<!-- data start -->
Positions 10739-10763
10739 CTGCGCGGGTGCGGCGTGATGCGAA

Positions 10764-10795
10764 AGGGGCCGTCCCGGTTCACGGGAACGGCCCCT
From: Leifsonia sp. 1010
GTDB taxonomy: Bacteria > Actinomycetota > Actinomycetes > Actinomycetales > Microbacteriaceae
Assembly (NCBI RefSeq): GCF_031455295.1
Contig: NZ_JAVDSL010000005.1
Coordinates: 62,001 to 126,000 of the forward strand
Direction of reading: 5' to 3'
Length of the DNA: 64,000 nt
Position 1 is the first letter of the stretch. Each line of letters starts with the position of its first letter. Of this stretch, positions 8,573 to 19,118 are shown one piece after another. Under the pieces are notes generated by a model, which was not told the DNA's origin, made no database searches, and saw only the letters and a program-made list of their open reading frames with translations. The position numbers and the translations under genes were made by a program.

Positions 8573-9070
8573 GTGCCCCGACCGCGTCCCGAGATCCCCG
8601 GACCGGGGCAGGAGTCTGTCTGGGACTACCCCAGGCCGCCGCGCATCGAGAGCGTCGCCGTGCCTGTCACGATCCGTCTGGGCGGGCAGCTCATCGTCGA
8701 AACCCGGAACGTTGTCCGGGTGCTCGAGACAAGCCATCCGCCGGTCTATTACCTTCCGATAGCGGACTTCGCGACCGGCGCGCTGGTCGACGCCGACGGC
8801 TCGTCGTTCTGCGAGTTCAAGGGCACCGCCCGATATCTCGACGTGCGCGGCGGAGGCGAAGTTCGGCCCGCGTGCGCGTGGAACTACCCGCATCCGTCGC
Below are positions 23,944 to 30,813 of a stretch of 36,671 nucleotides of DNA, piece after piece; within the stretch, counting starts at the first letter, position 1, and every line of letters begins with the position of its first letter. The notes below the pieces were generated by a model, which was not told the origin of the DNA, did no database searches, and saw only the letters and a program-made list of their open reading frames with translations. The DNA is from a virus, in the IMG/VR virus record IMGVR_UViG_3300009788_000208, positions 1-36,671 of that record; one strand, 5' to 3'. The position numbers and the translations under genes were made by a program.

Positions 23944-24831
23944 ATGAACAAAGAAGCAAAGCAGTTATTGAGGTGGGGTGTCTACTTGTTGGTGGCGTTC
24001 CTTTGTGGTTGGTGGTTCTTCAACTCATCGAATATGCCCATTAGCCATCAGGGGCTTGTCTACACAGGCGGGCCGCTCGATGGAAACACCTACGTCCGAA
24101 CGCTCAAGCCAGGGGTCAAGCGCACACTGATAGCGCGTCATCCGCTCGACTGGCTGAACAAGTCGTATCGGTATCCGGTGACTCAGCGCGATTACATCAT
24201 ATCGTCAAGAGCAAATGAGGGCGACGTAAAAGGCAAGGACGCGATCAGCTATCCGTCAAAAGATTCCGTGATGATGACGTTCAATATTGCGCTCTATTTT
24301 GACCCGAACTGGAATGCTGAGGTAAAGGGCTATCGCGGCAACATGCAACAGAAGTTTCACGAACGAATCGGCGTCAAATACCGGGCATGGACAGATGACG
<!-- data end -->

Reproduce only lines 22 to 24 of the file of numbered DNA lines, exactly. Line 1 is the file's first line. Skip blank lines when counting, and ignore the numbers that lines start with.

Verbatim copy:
24101 CGCTCAAGCCAGGGGTCAAGCGCACACTGATAGCGCGTCATCCGCTCGACTGGCTGAACAAGTCGTATCGGTATCCGGTGACTCAGCGCGATTACATCAT
24201 ATCGTCAAGAGCAAATGAGGGCGACGTAAAAGGCAAGGACGCGATCAGCTATCCGTCAAAAGATTCCGTGATGATGACGTTCAATATTGCGCTCTATTTT
24301 GACCCGAACTGGAATGCTGAGGTAAAGGGCTATCGCGGCAACATGCAACAGAAGTTTCACGAACGAATCGGCGTCAAATACCGGGCATGGACAGATGACG